Middle Plaza project moves ahead
A Stanford project including new housing, retail and office space along El Camino Real in Menlo Park is a step closer to reality with the city council’s support.
Stanford’s plans for a mixed-use development featuring new housing units along a stretch of El Camino Real in Menlo Park are moving forward.
The Menlo Park City Council voted unanimously Tuesday night to approve the Middle Plaza project, which would be built on Stanford land once occupied by a series of now-shuttered auto dealerships. Final approval of an accompanying development agreement is expected at the council’s Oct. 10 meeting.
The project at 500 El Camino Real, near Middle Avenue, includes 215 one- and two-bedroom rental apartments, with an anticipated priority for Stanford faculty and staff. The 8.4-acre project also includes approximately 143,000 square feet of office space, 10,000 square feet of ground-floor retail space and a publicly accessible plaza.
“We are incredibly proud of the effort among the city, the community and the university over several years to create this vibrant addition to the Menlo Park community,” said Steve Elliott, managing director for development in Land, Buildings & Real Estate at Stanford.
As part of the approval process, Stanford agreed to contribute a community benefits package of $6.5 million in monetary contribution and 10 affordable housing units.
The university will provide up to $5 million to the city to fund up to 50 percent of the cost of a new pedestrian and bicycle crossing at the Caltrain tracks to connect Middle Plaza with Burgess Park. Stanford also will provide $1.5 million to the Menlo Park Atherton Education Foundation. If the costs of the pedestrian and bicycle crossing come in lower than tentatively estimated, up to $1 million of Stanford’s crossing contribution would be redirected to the schools foundation.
Addressing local housing needs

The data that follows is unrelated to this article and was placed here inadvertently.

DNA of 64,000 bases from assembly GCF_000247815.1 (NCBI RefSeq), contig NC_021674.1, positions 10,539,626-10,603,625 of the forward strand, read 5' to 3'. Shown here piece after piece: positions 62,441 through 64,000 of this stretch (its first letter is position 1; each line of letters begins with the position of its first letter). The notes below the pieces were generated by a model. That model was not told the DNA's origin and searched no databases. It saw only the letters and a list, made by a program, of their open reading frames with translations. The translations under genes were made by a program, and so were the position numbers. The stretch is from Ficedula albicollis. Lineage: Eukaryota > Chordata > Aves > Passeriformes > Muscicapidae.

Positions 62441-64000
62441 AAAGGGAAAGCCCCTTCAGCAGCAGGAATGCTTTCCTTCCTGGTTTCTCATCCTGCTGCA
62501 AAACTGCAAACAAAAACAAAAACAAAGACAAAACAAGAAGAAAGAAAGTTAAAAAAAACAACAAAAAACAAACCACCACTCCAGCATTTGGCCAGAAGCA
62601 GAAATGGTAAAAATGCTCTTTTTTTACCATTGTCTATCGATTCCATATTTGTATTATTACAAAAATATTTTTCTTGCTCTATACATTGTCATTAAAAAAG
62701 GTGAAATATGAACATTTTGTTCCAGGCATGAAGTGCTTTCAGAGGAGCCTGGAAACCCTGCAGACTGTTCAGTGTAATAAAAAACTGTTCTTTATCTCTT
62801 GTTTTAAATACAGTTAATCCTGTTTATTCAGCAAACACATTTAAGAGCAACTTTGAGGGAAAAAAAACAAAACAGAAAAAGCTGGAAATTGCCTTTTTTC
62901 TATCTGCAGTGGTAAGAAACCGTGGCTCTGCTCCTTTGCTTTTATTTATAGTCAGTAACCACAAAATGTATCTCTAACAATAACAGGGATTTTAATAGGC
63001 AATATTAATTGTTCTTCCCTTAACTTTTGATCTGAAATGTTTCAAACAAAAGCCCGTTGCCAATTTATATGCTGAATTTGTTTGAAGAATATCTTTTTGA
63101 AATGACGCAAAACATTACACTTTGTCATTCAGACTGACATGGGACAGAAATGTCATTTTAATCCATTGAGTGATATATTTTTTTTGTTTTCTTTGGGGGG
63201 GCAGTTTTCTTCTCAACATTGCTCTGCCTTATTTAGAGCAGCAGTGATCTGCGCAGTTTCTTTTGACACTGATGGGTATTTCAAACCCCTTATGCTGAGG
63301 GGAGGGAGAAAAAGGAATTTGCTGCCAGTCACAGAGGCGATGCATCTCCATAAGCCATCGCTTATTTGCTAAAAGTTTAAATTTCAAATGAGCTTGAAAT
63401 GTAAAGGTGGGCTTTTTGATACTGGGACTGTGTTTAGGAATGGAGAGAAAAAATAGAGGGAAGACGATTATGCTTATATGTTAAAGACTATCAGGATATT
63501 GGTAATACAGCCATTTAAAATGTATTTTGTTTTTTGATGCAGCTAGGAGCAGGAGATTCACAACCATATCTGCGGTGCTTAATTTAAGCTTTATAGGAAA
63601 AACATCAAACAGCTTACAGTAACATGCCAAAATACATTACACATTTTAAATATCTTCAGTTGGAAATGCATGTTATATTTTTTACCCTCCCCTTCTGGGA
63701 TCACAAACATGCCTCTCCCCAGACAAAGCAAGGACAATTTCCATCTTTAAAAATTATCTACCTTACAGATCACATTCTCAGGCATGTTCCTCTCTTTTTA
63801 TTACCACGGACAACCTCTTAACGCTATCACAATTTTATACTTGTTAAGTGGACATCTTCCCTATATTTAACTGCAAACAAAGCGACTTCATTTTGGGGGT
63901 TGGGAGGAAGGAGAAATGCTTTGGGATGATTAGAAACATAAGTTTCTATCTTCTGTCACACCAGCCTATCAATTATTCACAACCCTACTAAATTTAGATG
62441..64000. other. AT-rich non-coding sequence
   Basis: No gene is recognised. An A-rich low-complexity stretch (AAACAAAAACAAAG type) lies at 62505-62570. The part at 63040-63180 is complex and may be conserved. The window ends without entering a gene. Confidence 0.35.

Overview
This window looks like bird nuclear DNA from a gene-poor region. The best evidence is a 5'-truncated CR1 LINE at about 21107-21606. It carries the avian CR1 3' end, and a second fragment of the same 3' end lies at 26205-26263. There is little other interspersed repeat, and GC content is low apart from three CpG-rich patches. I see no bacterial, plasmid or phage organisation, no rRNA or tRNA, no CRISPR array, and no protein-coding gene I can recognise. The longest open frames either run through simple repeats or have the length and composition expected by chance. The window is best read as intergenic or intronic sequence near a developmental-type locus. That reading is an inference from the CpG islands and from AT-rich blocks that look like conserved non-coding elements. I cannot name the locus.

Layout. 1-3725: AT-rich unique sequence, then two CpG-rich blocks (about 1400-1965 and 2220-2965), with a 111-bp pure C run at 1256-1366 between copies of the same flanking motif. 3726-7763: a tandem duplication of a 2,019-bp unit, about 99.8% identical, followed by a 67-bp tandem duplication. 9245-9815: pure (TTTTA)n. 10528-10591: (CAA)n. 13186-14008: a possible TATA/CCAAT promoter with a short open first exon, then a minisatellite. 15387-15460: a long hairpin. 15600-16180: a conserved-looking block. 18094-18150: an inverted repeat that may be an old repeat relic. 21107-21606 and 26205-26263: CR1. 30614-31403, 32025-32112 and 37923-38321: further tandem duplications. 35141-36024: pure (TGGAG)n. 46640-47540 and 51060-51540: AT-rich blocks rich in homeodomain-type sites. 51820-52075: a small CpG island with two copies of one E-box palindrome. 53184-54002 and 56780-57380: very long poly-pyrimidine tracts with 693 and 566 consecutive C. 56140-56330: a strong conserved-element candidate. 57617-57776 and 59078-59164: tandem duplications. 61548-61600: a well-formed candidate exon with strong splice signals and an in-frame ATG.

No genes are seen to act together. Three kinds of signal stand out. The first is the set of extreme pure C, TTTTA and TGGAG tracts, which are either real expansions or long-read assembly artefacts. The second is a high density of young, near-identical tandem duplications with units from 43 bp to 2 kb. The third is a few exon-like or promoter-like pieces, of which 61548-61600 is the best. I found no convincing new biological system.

Middle Plaza represents one of Stanford’s efforts to expand the availability of local housing within a challenging market.
In addition to adding 2,020 net new beds for graduate students with the Escondido Village Graduate Residences project, the university has been pursuing housing for faculty and staff in nearby off-campus locations. Along with the forthcoming Middle Plaza, the University Terrace faculty housing development is now being occupied; the Colonnade Apartments in Los Altos recently joined Stanford West as nearby apartment options for faculty and staff; and Mayfield Place, an affordable apartment community open to local residents including Stanford affiliates, opened within the Stanford Research Park.
Middle Plaza will feature 103 one-bedroom rental units and 112 two-bedroom units. Ten of the units will be designated in the Menlo Park affordable housing program for below-market-rate units for applicants at low income levels.
Stanford will build the project to the equivalent of LEED Gold sustainability levels. The university also plans a variety of transportation initiatives to encourage transit use, walking, bicycling and car-sharing by Middle Plaza residents.
During the planning process, which began in 2012, Stanford has made significant design changes to the project to respond to feedback from the Menlo Park community. Included in these changes were increased residential units and space, decreased office space, elimination of medical office use and a more than doubling of publicly accessible open space.
Construction of Middle Plaza could begin next spring, subject to local permitting processes.
The Middle Plaza project is in full compliance with the El Camino Real/Downtown Specific Plan, which was approved by the city in 2012 as a road map for downtown development in Menlo Park. The Specific Plan was reaffirmed by voters in November 2014.